One of my biggest regrets is not loving myself and not loving my body while I was a dancer. I wasted a lot of time and prevented myself from making great memories because I told myself a story about how I wasn’t good enough. It wasn’t until I returned to dance I realized what I had.
I didn’t have any concept of size when I was a little girl.There was no doubt in my mind I could keep up with Baryshnikov and I looked liked his lithe partner. I could do the moves therefore I was a dancer. As I got older I started to realize I didn’t look like the other dancers. By the time I got to high school I was embarrassed to say I was a dancer. I loved to dance but when you say “dancer” that conjures up a certain body type and I could feel the listener’s eyes rolling up and down me. “Sure. A dancer. That’s nice.”
I’m not a huge girl. I’m not a tiny girl. When I’m with slim, trim girls, I look athletic. When I’m with larger girls, I can look right up there. I’m a size 10. A “10” in anything else would mean “perfect”. But when you’re ordering dance camp clothes and everyone’s ordering smalls and mediums and you need to order a large to be safe…makes you feel awesome.
I’m making myself sound like a weeble-wobble out there. I was very good. I made sure I was very good. If you were looking at me because I was the biggest one out there, you were going to look at one of the best dancers out there. I was evil to my body. Nothing was good enough. My balance should have been better. My flexibility should have been greater. Everything would have been perfect if I was smaller.
But I loved to dance. As much of an evil bully I was to myself, all the critics would vanish when I started to dance. I loved the way dance felt. I loved the way it felt to move, to have control. I loved when choreography was organic, one move bleed into another. I never was a character when I danced, I never became someone else. It was always an extension of me, a liberation of me because I was shy in high school. During halftime I could smile, even flirt with people (boys). I was Cora, the dancer.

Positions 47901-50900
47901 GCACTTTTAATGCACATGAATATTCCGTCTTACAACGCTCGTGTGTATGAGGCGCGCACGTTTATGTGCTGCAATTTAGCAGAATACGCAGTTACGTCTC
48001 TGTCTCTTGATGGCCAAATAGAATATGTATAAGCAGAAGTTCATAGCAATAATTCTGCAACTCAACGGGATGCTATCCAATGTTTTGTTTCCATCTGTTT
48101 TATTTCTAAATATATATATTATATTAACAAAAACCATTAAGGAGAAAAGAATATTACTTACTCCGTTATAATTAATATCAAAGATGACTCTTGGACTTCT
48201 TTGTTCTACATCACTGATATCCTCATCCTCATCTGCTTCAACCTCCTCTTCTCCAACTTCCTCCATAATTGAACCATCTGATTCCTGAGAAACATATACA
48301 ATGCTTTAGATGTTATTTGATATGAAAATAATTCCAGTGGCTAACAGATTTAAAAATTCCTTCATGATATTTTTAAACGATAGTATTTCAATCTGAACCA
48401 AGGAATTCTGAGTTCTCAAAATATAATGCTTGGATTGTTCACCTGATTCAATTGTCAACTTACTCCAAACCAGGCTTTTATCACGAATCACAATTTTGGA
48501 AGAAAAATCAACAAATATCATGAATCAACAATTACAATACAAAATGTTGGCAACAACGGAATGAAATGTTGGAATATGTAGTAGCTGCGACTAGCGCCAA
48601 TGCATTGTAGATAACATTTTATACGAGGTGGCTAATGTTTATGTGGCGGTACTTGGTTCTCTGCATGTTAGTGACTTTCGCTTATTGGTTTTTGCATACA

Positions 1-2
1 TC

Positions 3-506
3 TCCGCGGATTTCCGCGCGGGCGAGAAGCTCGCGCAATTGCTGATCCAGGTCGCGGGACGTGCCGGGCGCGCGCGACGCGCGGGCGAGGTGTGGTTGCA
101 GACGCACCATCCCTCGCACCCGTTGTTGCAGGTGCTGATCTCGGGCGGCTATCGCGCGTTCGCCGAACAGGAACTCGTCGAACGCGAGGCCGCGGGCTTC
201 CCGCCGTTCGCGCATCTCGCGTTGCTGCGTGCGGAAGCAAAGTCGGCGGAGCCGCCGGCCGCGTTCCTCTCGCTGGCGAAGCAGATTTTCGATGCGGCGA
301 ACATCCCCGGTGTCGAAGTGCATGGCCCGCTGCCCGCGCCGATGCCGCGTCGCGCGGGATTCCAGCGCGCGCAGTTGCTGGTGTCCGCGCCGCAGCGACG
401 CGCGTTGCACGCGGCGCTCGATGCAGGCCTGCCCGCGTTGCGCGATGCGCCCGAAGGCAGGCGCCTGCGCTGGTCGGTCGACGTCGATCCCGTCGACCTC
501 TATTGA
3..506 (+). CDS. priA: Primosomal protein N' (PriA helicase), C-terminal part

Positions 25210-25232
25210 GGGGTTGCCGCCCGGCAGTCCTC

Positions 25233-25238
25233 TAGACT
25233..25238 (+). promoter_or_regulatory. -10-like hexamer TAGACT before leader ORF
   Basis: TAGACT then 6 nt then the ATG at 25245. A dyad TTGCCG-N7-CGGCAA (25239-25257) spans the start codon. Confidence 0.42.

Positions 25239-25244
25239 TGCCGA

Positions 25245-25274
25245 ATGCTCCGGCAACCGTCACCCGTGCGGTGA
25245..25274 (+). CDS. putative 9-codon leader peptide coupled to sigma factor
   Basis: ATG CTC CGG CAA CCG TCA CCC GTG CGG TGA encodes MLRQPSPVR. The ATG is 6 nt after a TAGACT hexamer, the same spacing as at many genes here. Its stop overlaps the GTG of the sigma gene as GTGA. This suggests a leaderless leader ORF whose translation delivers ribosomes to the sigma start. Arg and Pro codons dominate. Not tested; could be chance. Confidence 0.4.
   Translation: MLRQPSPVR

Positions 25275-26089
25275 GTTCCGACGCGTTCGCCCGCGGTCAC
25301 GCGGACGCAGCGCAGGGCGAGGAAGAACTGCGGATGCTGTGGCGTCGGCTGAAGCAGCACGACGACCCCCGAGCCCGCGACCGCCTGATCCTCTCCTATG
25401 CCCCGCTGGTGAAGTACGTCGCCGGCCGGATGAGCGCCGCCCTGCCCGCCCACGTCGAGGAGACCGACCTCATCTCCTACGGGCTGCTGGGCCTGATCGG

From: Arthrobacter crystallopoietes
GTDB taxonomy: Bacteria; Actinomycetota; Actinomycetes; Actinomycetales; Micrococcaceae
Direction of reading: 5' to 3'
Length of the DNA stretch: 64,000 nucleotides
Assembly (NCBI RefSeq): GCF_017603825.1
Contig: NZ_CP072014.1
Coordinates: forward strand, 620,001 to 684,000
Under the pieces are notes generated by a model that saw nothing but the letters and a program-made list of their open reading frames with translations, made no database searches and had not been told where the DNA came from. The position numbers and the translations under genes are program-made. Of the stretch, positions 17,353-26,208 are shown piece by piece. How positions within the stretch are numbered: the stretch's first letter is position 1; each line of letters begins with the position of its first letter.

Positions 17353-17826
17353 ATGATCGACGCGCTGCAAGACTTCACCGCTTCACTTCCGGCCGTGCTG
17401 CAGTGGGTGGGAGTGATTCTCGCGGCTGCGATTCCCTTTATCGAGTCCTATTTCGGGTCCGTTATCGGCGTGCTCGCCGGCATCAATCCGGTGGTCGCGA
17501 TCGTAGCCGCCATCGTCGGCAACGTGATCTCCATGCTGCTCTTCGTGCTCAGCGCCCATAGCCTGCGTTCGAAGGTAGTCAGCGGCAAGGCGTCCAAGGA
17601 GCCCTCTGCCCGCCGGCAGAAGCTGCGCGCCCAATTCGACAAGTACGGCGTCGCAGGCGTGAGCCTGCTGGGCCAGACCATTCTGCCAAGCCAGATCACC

Love wasn’t enough. There was a lot going on when I turned 18. One of the things was, in spite of recovering from a traumatic brain injury, I was invited to teach at the dance camp my dance team had attended the last four years. I had looked up to the instructors; I thought they were the coolest girls. There was a lot going on in my life, but I said no because I didn’t want to be the fat girl. I then found out about an audition for a dance company in Chicago. I said no to dance camp, I didn’t even consider the audition. That was a pipe dream. I was self-taught and a big girl? I’d take up space at the cattle call. That was pretty much the last time I danced.
After college, after hearing it several ways from several people, I had a revelation. I should appreciate my body for all it does for me. Whenever I start criticizing my looks, I remind myself of all my body does. When I was late for class, my body worked harder, moved my feet that much faster so I’d get there on time. When it had the option to recover/heal or stay near a vegetative state after my brain injury, it chose to heal. It didn’t have to. It didn’t have to re-learn how to walk and it certainly didn’t have to let me dance my Senior year in high school.
My body works very hard for me and it rarely complains. It attempts everything I ask it to do. I’m not naturally flexible, but it allowed me to stretch it, to hold stretches longer, and gradually improve. When I have one more set of reps and I’m tired, it always gives it it’s best shot. My body loves to dance so last year I returned to dance…a little different.
I tried belly dancing last year and found a new love. It was one of the first times I really got to dance in front of a mirror so I got to observe my body. And I got to be honest. Yeah I’m not a stick figure, but I’m not dumpy. My body does a great job. It loved all the new movements it learned. It was relaxing and a lot more like playing. My instructor asked why I decided to try belly dancing. I joked I have hips, I might as well use them. They’re also a pretty good metronome and usually find the beat before the rest of me does.
I’m happy to say after a lot of work I’m much better friends with my body. I respect it more than I did. It sometimes can get a little challenging (like when I’m jean shopping) but I return to love and remind myself all my body does and chooses to do for me.
This summer I happened to see a clip from the Chicago company I could have auditioned for. There were big girls up there. Not- your-average-dancer size, like me size. And they were jumping and they were doing lifts. I told my mom and she wasn’t surprised. it was never my size that kept me from auditioning. It was my mind and the story I was telling myself.
You are the author of the story you’re telling yourself. You are the authority. If you don’t like the story, change it.
I wrote this blog because I was inspired by the Lingerie Love Your Curves- Size Acceptance Charity Drive. I found out about it through Christine Arylo.